Bina, C. R., and B. J. Wood, The olivine-spinel transitions: Experimental and thermodynamic constraints and implications for the nature of the 400 km seismic discontinuity, Journal of Geophysical Research, 92, 4853-4866, doi:10.1029/JB092iB06p04853, 1987.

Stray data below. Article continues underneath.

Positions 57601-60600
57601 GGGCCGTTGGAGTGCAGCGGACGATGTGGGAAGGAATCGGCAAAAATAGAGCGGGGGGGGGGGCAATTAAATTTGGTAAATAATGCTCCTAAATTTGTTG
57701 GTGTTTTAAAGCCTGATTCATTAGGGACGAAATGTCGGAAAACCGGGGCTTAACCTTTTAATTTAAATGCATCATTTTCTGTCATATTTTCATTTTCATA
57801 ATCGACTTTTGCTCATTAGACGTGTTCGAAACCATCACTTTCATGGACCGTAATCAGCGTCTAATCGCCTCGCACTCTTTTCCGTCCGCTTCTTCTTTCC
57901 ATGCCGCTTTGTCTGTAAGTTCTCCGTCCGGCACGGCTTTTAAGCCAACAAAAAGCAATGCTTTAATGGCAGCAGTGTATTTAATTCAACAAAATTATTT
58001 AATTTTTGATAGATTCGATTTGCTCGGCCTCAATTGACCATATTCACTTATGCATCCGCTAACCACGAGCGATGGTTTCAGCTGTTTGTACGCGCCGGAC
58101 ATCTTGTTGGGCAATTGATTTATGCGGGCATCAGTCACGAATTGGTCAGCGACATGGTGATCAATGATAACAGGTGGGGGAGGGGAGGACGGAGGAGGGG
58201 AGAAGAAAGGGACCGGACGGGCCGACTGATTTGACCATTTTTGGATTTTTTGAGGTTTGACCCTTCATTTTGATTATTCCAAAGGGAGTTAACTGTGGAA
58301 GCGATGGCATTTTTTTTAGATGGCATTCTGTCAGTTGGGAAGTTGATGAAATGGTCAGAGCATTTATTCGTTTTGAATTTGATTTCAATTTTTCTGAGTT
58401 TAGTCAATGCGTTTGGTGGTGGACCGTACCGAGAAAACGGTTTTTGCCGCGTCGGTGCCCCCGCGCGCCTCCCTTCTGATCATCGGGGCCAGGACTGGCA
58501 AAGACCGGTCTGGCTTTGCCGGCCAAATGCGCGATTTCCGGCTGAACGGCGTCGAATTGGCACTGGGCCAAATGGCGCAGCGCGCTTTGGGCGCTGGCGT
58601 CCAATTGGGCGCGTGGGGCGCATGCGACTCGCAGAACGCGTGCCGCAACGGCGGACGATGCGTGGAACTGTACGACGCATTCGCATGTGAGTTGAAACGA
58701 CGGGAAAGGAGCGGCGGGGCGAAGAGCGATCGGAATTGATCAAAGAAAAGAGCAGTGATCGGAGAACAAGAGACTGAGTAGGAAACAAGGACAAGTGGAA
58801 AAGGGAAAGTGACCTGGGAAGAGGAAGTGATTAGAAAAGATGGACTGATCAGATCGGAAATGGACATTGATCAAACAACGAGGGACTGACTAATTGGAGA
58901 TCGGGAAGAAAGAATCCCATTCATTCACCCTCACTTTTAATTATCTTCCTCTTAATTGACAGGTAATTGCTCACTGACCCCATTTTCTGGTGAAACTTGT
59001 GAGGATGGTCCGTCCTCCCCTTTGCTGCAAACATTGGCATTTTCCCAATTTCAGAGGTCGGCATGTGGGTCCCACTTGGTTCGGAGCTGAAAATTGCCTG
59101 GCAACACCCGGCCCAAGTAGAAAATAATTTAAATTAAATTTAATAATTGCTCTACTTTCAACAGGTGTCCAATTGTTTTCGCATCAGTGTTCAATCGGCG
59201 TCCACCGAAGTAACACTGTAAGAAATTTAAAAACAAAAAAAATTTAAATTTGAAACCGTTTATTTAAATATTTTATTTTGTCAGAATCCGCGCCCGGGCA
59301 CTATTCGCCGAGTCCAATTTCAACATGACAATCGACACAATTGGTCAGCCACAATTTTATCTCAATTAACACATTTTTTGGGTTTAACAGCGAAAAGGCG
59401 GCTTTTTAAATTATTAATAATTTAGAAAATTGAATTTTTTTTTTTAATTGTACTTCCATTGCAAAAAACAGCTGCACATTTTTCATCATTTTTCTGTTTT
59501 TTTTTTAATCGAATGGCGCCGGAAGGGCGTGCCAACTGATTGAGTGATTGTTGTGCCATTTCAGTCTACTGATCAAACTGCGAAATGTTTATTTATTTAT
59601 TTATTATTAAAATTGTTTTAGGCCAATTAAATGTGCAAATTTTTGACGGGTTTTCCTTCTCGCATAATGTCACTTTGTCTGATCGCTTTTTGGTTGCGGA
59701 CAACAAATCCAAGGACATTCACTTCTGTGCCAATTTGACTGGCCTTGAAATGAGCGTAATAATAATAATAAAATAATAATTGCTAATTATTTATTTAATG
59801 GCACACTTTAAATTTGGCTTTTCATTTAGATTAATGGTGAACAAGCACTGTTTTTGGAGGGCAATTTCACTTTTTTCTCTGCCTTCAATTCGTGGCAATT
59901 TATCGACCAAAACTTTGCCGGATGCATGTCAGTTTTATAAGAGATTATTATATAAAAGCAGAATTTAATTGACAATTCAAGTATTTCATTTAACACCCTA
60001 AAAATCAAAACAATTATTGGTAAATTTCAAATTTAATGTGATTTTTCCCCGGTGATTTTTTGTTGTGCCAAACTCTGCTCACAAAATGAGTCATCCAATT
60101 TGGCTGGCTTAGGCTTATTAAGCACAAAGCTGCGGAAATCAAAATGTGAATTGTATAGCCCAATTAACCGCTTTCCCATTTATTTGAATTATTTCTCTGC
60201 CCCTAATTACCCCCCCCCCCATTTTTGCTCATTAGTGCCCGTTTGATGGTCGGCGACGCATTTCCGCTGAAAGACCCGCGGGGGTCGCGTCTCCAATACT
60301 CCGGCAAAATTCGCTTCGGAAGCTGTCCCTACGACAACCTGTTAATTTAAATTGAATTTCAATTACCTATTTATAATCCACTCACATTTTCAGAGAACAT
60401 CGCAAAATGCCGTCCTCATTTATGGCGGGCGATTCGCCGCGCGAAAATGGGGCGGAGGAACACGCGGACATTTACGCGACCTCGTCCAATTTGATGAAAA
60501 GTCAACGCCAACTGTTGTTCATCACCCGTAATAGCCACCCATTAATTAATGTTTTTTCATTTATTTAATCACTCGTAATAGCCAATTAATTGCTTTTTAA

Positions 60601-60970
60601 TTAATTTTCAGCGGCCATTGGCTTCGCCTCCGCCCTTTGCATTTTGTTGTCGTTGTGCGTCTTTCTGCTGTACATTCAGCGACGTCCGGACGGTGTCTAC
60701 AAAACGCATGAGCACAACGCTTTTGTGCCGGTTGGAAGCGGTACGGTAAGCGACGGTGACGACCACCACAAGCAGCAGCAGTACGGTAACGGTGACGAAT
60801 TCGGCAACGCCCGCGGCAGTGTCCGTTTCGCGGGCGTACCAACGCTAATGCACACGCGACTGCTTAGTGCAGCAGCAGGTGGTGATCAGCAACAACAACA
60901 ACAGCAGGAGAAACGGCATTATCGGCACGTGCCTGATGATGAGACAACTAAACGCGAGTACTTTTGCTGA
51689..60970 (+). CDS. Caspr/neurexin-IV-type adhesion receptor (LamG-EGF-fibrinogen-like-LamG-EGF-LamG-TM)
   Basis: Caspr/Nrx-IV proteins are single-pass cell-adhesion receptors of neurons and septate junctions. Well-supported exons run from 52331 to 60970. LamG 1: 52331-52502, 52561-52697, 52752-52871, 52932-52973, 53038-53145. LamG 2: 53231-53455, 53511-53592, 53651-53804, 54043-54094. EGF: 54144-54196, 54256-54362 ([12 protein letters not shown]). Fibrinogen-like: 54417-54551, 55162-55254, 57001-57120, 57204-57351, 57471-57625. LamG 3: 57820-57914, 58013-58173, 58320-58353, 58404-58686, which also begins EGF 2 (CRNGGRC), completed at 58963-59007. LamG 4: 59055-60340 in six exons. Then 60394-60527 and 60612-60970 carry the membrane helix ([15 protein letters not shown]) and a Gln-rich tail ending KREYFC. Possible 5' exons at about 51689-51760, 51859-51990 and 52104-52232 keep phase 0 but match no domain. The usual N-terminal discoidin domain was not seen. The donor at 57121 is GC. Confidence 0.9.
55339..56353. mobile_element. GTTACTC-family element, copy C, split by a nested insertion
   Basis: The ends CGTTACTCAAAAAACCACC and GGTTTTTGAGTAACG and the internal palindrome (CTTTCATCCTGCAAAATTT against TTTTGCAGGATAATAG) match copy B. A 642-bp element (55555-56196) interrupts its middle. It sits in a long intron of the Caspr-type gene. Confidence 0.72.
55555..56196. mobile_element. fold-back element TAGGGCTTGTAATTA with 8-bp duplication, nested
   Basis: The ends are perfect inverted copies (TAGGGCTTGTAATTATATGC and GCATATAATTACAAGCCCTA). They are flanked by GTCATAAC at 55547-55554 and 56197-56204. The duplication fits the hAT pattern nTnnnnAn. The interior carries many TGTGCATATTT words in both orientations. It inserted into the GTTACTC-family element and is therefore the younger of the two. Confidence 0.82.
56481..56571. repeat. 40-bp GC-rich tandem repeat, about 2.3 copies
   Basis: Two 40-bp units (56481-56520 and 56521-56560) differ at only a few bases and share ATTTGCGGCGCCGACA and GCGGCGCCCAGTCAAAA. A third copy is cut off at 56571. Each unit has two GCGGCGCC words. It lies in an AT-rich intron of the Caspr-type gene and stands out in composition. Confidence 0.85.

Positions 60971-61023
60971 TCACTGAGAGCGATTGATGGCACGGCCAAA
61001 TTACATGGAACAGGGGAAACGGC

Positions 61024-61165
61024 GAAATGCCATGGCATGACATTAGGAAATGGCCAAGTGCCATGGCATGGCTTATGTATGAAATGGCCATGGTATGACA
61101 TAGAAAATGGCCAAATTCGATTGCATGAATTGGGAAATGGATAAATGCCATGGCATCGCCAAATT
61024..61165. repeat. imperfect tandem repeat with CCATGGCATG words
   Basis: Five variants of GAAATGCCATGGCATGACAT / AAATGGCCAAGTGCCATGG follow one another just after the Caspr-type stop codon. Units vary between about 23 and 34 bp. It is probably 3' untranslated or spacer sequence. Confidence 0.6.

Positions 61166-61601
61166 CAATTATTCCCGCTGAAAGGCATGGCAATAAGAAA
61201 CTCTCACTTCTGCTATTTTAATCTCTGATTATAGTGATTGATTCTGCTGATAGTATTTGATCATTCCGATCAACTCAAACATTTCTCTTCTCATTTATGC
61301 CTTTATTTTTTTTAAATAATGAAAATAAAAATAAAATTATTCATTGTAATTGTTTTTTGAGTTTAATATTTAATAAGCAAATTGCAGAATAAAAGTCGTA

Abstract. The sequence of high-pressure phase transitions alpha -> beta -> gamma in olivine is traditionally used as a model for seismic velocity variations in the 200- to 650-km-depth interval in a mantle of peridotitic bulk composition. It has been proposed that the observed seismic velocity increase at 400-km depth is too sharp and of too small a magnitude to be attributable to the alpha -> beta phase change and that the upper mantle must thus be chemically stratified, with the 400-km discontinuity being due either to a combination of phase changes in a layer of pyroxene/garnet-rich ``piclogite'' composition or to a chemical boundary between such a piclogite layer and an overlying peridotitic layer. Using available calorimetric, thermoelastic, and synthesis data (and their associated experimental uncertainties), we have derived internally consistent high-pressure phase relations for the Mg2SiO4-Fe2SiO4 join. We find that the divariant transition alpha -> alpha + beta -> beta, which is generally regarded as occurring over a broad depth interval for mantle olivine compositions, is, in fact, extremely sharp. The seismic discontinuity corresponding to the alpha -> alpha + beta -> beta transition in (Mg0.9Fe0.1)2SiO4 should occur over a depth interval (isothermal) of about 6 km at a depth of approximately 400 km; the sharpness of this transition is quite insensitive to uncertainties in the constraining calorimetric, thermoelastic, and synthesis data. In addition, we have computed seismic velocity profiles for a model mantle consisting of pure olivine of (Mg0.9Fe0.1)2SiO4 composition. Comparison of these computed profiles to those derived from recent seismic studies indicates that the magnitude of the observed velocity increase at 400-km depth is consistent with a mantle transition zone composed of about 60-70% olivine. We conclude that there is no need to infer the existence of pyroxene/garnet-rich compositions, such as eclogite or ``piclogite,'' in the transition zone, since an upper mantle of homogeneous olivine-rich peridotitic composition is consistent with the available seismic velocity data.Copyright © 1987 American Geophysical Union